Column: Marijuana industry wants profits, not public good
“The industry is taking over the legalization movement…” That was Dan Riffle, who resigned as federal policy director for the Marijuana Policy Project the day MPP announced a deal with marijuana businesses. The problem is that these businesses are writing legalization initiatives to enrich themselves.
For example, in Ohio, 20 investors paid to get a legalization measure on the ballot, and if it had passed, those 20 would have controlled Ohio’s entire marijuana industry. That’s an abuse of the citizens’ initiative process, and voters rejected it by two to one.
Now they’re trying in Arizona.
This year, we will vote on Proposition 205, a marijuana legalization initiative sponsored by the Marijuana Policy Project. Ninety percent of the money for Prop 205 comes from the MPP and the local medical marijuana dispensary owners MPP has teamed up with. And Prop 205 is written to give these dispensary owners a virtual monopoly. Here’s how it’s done:
1) For one year, only dispensary owners could get licenses to sell marijuana. After that, others could apply, but only dispensary owners could grow and sell unlimited amounts; everyone else would be limited. Dispensary owners would have no competition, and years to build their businesses. No wonder dispensary owners are paying for this initiative; it gives them a virtual monopoly.
2) Colorado lets towns and cities vote to prohibit marijuana stores, and most have. Under Arizona’s initiative, however, current dispensary owners would be exempted from such a ban; they can open recreational stores no matter what the city decides. The only reason for this exemption is that dispensary owners want it, and they paid for the initiative, so they get what they want.
3) Lastly, the initiative creates a Marijuana Commission to regulate the industry, but requires that three of the seven commissioners must be current marijuana business owners. No industry in America is allowed to run its own government regulatory agency. We think it’s corrupt when a business sneaks its own people onto a regulatory body. These guys are doing it in broad daylight by writing it into law.
It’s an abuse of the initiative process. That’s why marijuana users in Ohio voted against legalization, and they will in Arizona, too. On the Arizona Secretary of State’s website, look at the arguments against Proposition 205 written by Marijuana Consumers Against Fake Marijuana Legalization. These pot users support legalization but oppose what’s basically a money grab.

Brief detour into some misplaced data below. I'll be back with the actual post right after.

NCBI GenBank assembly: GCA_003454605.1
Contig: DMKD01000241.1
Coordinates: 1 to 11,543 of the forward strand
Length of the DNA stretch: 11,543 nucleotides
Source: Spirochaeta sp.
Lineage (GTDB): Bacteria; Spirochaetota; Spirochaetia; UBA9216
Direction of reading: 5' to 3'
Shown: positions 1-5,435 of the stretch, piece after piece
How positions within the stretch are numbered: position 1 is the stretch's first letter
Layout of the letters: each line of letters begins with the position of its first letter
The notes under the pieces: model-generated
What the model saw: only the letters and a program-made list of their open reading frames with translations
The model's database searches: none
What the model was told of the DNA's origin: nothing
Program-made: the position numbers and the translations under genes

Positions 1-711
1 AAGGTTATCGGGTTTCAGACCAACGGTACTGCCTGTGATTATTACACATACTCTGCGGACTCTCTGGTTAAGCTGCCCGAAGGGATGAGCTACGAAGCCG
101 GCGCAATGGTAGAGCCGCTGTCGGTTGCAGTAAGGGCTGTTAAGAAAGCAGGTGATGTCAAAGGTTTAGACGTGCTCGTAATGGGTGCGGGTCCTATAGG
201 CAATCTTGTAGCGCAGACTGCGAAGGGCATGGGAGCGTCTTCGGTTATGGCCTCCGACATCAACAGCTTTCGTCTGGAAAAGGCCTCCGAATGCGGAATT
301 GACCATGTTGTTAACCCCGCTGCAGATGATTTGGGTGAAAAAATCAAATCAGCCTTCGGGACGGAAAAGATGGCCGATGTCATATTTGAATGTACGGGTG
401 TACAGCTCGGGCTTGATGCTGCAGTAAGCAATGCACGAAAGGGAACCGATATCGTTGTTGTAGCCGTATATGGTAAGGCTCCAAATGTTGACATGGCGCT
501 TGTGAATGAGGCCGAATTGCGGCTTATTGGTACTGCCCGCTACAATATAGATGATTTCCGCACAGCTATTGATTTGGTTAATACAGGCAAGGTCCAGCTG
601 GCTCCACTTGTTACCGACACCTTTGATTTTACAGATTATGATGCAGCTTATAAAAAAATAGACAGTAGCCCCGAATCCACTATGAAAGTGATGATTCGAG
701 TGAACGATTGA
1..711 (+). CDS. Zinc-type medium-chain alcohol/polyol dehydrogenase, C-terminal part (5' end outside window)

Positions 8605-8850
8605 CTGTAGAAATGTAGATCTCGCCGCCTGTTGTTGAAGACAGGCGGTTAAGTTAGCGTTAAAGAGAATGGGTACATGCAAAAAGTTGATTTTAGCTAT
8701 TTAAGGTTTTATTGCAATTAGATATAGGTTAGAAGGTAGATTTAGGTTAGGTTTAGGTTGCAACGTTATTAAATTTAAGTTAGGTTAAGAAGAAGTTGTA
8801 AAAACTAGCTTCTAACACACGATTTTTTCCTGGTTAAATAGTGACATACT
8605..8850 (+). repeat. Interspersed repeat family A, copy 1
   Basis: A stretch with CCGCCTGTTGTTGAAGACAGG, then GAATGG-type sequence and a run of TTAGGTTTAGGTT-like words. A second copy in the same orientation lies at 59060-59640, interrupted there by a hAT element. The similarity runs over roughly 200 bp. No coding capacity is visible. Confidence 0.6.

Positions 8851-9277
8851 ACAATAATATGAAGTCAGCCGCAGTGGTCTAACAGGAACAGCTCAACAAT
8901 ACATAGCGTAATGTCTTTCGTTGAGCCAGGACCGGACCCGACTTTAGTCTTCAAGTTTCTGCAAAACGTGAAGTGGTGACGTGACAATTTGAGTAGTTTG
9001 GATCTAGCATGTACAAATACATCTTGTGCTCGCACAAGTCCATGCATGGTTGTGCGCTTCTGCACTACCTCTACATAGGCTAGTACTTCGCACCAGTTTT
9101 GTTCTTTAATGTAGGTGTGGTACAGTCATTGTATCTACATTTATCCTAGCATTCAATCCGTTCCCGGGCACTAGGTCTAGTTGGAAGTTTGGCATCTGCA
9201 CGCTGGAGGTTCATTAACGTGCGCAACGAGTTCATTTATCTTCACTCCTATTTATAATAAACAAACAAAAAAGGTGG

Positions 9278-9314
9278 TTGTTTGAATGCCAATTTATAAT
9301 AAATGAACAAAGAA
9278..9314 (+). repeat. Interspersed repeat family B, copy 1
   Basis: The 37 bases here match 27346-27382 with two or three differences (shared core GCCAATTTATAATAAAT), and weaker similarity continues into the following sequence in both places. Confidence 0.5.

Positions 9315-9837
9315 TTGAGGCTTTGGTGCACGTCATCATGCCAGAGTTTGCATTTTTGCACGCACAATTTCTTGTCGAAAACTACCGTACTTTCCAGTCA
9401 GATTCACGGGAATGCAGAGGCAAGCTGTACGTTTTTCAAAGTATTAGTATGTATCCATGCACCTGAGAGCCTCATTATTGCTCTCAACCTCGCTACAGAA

The other problem with Prop 205 is that it guarantees these businesses the right to sell “marijuana edibles.” If you don’t know the term, Google it and look at some images. Colorado’s pot stores don’t sell many bags of green, leafy weed. Their shelves are stocked mostly with edibles – pot-infused cookies, candy and soda – that make up most of their sales.
Tobacco companies are green with envy. They can only reach teens indirectly, with Joe Camel ads and product placement to send the message that cigarettes are cool. Marijuana cookies and candy appeal directly to teenagers, and not surprisingly, Colorado now ranks No. 1 in teenage use.
Legalization always increases teenage use. It’s basic supply and demand; more availability means more use. Teens consistently say the easiest drugs to buy are alcohol and tobacco because they’re sold in stores and found in many homes. The hardest drugs to find are crystal meth and heroin because they’re strictly illegal.
Marijuana permanently damages the developing teenage brain in ways no other drug does, so we should discourage teen use. But like tobacco, most marijuana profits come from users who start in their teens, so the industry encourages it.
Recognizing the problem, Colorado is now passing laws to ban edibles, but we won’t be able to. Initiatives passed by Arizona voters are protected, and extremely hard for the legislature to change.
Voter initiatives were meant to benefit the public, not to make businessmen rich by giving them monopolies. Even worse, this initiative would enshrine their right to get rich by targeting teens with an addictive drug. That’s why even people who support legalization should vote no on Prop 205.
Ed Gogek, MD is a Prescott psychiatrist and author of Marijuana Debunked: A handbook for parents, pundits and politicians who want to know the case against legalization.